Proposed Boost to Stove Efficiency Garners Public Support


Contact: Ben Somberg, 202-658-8129,  

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Washington, DC—More than 20,000 individuals across the nation joined with health, consumer, and climate advocates today to urge the Department of Energy (DOE) to finalize proposed energy efficiency standards for stoves. 

The recently proposed standards would ensure both gas and electric stoves and cooktops use more efficient designs or technologies, saving money for their users and reducing indoor air pollution and greenhouse gas emissions. DOE estimates that nearly half of the gas stoves sold today already meet the proposed efficiency level, including all entry-level models. 

The comments from members of the public were gathered by Earthjustice and submitted today, the final day for stakeholder comment on the proposal. The proposed rule was also supported in comments submitted to DOE by environmental, climate, and energy efficiency advocates and health advocates

stove appliance standards - energy efficiency Kanchan Swaroop, senior technical advocacy associate with the Appliance Standards Awareness Project (ASAP), said: “This has been long overdue. Some electric stoves waste electricity when they’re not turned on, and some gas stove burners aren’t configured well and can waste heat. This proposal would ensure that all stoves, whether gas or electric, are using more efficient designs and technologies. The department really did its homework here to ensure that gas stoves with features like continuous cast-iron grates and high-output burners can meet the standard.”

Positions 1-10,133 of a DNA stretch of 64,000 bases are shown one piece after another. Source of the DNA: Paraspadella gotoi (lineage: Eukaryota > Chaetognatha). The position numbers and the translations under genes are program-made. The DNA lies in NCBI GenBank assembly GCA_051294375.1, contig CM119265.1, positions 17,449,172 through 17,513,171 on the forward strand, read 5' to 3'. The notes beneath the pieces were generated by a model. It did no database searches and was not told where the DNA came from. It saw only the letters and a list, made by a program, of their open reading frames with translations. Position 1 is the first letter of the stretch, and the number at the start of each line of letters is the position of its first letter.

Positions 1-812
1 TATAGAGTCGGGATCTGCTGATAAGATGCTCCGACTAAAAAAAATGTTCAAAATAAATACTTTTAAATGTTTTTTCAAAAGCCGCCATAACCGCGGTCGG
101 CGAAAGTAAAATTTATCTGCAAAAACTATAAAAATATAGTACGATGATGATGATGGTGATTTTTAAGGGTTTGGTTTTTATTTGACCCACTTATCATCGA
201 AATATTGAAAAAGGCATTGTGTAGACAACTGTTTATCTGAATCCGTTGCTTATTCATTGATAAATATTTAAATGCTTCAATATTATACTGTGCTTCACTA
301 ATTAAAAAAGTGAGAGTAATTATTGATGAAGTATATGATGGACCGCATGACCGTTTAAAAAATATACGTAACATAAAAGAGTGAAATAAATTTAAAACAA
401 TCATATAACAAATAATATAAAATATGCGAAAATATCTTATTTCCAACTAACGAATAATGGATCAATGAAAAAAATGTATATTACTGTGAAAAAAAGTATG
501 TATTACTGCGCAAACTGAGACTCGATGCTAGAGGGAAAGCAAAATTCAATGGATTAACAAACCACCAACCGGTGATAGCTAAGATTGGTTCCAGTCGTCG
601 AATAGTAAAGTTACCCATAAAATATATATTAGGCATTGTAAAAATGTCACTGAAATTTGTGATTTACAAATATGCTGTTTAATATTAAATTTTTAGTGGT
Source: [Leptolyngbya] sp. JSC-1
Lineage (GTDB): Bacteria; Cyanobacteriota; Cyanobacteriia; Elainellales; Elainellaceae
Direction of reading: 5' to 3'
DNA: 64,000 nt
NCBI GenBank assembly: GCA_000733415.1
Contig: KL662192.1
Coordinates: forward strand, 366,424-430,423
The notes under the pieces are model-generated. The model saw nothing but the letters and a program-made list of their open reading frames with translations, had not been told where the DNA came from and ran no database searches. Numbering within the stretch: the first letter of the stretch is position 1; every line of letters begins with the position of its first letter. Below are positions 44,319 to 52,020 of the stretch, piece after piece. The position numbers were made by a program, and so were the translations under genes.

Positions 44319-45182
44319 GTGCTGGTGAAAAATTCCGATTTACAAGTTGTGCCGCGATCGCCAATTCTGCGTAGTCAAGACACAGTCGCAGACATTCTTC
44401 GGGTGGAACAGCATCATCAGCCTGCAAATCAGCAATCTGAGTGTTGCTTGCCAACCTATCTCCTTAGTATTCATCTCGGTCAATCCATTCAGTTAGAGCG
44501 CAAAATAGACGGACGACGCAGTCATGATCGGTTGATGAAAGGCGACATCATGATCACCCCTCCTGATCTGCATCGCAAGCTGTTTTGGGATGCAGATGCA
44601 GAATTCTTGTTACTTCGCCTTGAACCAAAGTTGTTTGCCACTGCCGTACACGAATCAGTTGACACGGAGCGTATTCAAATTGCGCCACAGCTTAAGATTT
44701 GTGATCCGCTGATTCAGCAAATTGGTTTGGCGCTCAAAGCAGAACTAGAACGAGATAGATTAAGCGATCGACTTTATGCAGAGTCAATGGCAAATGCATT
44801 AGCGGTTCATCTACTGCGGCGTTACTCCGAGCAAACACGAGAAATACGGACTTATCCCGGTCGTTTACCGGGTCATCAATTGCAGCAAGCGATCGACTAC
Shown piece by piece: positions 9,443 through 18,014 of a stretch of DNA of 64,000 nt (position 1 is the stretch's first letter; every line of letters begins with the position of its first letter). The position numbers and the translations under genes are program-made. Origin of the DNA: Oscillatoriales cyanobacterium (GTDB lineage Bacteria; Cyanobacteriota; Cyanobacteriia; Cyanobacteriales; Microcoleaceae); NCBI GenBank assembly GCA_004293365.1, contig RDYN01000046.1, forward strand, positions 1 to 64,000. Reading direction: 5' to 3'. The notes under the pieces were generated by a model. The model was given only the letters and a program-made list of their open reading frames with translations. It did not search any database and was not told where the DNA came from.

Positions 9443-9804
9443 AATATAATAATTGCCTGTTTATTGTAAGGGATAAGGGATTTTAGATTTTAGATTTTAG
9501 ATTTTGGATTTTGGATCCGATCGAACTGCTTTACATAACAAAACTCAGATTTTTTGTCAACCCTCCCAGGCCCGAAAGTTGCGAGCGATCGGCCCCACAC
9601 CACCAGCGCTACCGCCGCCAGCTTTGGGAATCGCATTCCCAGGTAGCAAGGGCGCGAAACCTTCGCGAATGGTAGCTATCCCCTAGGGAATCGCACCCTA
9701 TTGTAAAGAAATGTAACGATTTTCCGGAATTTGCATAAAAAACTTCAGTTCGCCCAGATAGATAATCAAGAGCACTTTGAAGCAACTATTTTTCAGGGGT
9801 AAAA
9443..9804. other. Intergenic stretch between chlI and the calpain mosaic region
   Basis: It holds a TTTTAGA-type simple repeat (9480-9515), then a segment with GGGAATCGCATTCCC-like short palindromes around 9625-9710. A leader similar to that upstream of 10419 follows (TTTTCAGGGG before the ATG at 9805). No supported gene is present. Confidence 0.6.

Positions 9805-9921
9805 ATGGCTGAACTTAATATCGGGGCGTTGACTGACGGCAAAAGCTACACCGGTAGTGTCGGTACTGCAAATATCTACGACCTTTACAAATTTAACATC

Timothy Ballo, senior attorney at Earthjustice, said: “It’s taken 45 years since Congress gave DOE the authority, but we’re finally on the cusp of getting the first efficiency performance standard for cooktops. Reducing the gas burned in kitchen stoves is critical for healthy indoor air quality, and the proposed standards will help by making gas cooktops more fuel efficient. The strong public support demonstrated through many comments endorsing the proposed standards reflects that DOE has proposed a cost-effective, commonsense measure.”   

Richard Eckman, energy advocate with the Consumer Federation of America, said: “While it has taken decades, the venerable stove is finally on the path to getting money-saving, performance-based efficiency standards. DOE’s proposal would save Americans $1.7 billion over the years ahead, move us toward cleaner air, and improve the least efficient stoves on the market today. Our surveys over the past decade show that consumers overwhelmingly want more energy-efficient appliances and strongly support stronger federal standards. In addition, they understand that energy prices will continue to be volatile, as the last year has clearly demonstrated. Rigorous future standards will be critical to protecting consumer pocketbooks and continuing an aggressive effort to address climate change.” 

The proposed standards for stoves would set separate efficiency requirements for electric smooth, electric coil, and gas models. DOE's proposed standards for each type of product would ensure that electric or gas bill savings exceed any increase in product purchase costs. 

The standards would ensure that all models take advantage of proven advances already in use by many stoves today. The standard would cut 22 million metric tons of carbon dioxide emissions, 245 thousand tons of methane emissions, and 52 thousand tons of NOx emissions over 30 years of sales, according to DOE.  

For gas stoves, DOE’s analysis found that the proposed efficiency level could be met by optimizing burner and grate design (including grate weight, flame angle, and distance from burner ports to the cooking surface). For electric smooth cooktops, the proposed efficiency level could be met by reducing standby power consumption using low-standby-loss electronic controls. 



The Appliance Standards Awareness Project (ASAP) organizes and leads a broad-based coalition effort that works to advance, win, and defend new appliance, equipment, and lighting standards that cut emissions that contribute to climate change and other environmental and public health harms, save water, and reduce economic and environmental burdens for low- and moderate-income households.